By James Fell, Special to Tribune Newspapers
8:11 PM EST, December 12, 2012
If you're going to fall and break something, you should at least have a good story to tell.
I have broken nine bones. No, I was not abused. Some stories are better than others. The last bone I broke, the ulna in my left arm, involved a ski jump. Good story, except for the part about me being left-handed.
The goal for most people is to keep bones intact. For aging populations, exercise is a critical component of strengthening bones to preventing fractures.
If you move a lot, lift heavy things, walk, jog, cycle, jump, dance, Pilate, hike or ski, then your muscles and connective tissues will be stronger and more functional. You'll be more flexible, coordinated and agile.
Aye, but here's the rub.
Exercise puts you at greater risk. Sure, you're stronger and more coordinated, but the person going out for daily jogs is more likely to go flying after slipping on something than the person who sits all day. Your ability to stay upright increases, but the risk that you could fall increase too. It's a Catch-22.
Just do whatever you want.
Psych! I'm not letting you off that easy, because exercise increases bone density and, more importantly, bone strength.
Many studies show the effect of exercise on bone adaptations. The 2008 textbook "Essentials of Strength Training and Conditioning" shows a picture of how additional downward gravitational force affects the skeleton.
Consider your femur (thighbone). Imagine you put a bunch of extra weight on your back and move around, and up and down. That extra downward force causes the bone to bend from the weight. When that happens, previously dormant things called osteoblasts migrate toward the bone when it bends, and they lay down collagen fibers. These collagen fibers mineralize, and that yields new bone growth. Fantastic!
That's the theory, but there isn't a lot of consensus in the research about what this means for the average person. I did some digging, and discovered that when it comes to the effect of exercise on the bone health of aging populations, Wendy Kohrt is the expert.
I started off by asking her if resistance training actually increases bone density.
"It can happen," said Kohrt, who is a professor of geriatric medicine at the University of Colorado. She explained that we can't say with absolute certainty it happens in humans, but the indications are that it does.
What I found most enlightening about my conversation with Kohrt, who has written numerous scientific studies on the subject, is it's not just weightlifting that can reap bone benefits.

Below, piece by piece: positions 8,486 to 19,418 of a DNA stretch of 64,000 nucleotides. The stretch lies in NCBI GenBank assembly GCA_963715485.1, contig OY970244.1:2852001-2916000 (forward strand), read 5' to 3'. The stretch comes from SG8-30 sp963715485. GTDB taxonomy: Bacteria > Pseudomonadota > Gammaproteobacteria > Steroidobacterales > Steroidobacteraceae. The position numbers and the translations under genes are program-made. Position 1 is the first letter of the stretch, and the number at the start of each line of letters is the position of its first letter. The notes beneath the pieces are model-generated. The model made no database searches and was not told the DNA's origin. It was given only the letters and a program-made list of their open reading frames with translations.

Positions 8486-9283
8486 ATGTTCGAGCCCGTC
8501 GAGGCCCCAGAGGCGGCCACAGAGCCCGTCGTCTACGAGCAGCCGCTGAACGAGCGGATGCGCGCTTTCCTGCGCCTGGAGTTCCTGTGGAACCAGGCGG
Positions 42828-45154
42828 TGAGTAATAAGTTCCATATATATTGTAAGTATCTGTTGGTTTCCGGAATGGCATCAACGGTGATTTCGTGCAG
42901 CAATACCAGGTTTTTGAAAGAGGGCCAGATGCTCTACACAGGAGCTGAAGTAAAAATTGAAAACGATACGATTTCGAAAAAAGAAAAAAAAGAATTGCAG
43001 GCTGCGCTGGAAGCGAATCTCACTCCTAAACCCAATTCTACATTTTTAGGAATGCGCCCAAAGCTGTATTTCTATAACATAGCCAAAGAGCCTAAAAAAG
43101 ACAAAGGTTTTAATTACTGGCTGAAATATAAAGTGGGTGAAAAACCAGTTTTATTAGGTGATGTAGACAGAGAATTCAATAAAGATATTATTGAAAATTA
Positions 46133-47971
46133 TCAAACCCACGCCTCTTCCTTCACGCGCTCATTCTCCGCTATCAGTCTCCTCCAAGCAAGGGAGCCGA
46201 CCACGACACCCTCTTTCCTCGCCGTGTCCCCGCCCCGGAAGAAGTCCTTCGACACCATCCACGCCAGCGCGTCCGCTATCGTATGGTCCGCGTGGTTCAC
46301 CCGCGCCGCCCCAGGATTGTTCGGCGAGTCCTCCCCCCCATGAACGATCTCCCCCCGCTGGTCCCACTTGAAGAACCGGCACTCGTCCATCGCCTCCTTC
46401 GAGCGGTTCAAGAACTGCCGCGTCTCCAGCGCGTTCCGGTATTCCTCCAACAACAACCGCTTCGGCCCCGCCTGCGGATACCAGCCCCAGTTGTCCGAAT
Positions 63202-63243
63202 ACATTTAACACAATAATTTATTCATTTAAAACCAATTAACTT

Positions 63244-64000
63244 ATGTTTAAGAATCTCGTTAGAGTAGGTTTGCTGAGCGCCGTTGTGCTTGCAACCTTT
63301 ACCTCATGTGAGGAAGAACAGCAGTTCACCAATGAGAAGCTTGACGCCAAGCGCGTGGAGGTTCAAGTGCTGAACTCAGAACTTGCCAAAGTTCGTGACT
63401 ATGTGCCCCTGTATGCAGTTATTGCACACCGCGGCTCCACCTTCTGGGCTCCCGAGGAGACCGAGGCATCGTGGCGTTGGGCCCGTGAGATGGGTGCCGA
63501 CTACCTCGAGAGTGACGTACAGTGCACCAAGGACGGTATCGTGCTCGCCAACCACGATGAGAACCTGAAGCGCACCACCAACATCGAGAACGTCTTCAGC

"Forces can be introduced to the skeleton in two ways," she said. "Ground reaction force" is the effect of your body contacting the ground, which includes walking, running and jumping. Resistance training (weightlifting), by comparison, involves "joint reaction force," "which is muscle pulling on bone," Kohrt explained.
She said most of the research focused on the effect of resistance training on bone formation, "But studies comparing resistance training with endurance exercise show no evidence one is better than the other. A vigorous endurance program — running, jogging, doing stairs, plyometrics, etc. — can have similar increases in bone density."
And in some cases, endurance can be better for older populations, at least to start, because the most beneficial resistance training exercises, such as squats, can be a challenge.
So what are the benefits of exercise on new bone development?
"We generated increases in the neighborhood of 2 percent," Kohrt said. That sounds … pathetic. But wait!
Kohrt explained exercise elicits similar bone growth improvements as do medications, but the true difference lies not in the increase in bone density, but in bone strength. With drugs, it's a 1 to 1 ratio. If you increase density 2 percent, you increase strength 2 percent. With exercise, and this is being conservative, it's a tenfold difference. Kohrt explained a 2 percent increase in bone mass can translate into a 20 percent increase in bone strength, and perhaps as much as 40 percent.
It's important to note these are animal studies, because, well … they needed to break the bones to find out how strong they are. Not many people volunteer for those kinds of studies.
"When you exercise, the stresses only occur in the regions of the skeleton that experience that stress," Kohrt explained. Drugs aren't targeted, but if there are specifically weak areas of your skeleton, you can give them extra attention via focused training. That's good.
Kohrt spoke of epidemiological studies on actual people. "Almost all studies found the most physically active people had a 40 percent less risk of hip fracture than the least active ones." So even doing dangerous things on slippery surfaces, they're still at less risk of needing that bionic hip than those who sit around.
Kohrt explained you'll see more results as you ramp up the intensity of you workout. Running and jumping is going to do more than walking, and heavier lifting will generate a better result than lighter loads. "We start people off with moderate lifting, but work them up to where they can only lift it 6 to 8 times and then are fatigued," she said. Less important is volume; 75 minutes of vigorous or 150 minutes of moderate exercise is enough. "The bottom line is anything is better than nothing."
"I recommend they engage in a variety of activities," Kohrt told me. "People become unidirectional as they age." Instead, they need to move in multiple directions, carefully pushing the limits of twisting, turning and lunging to keep the entire system strong.
And less breakable.
Fell is a certified strength and conditioning specialist.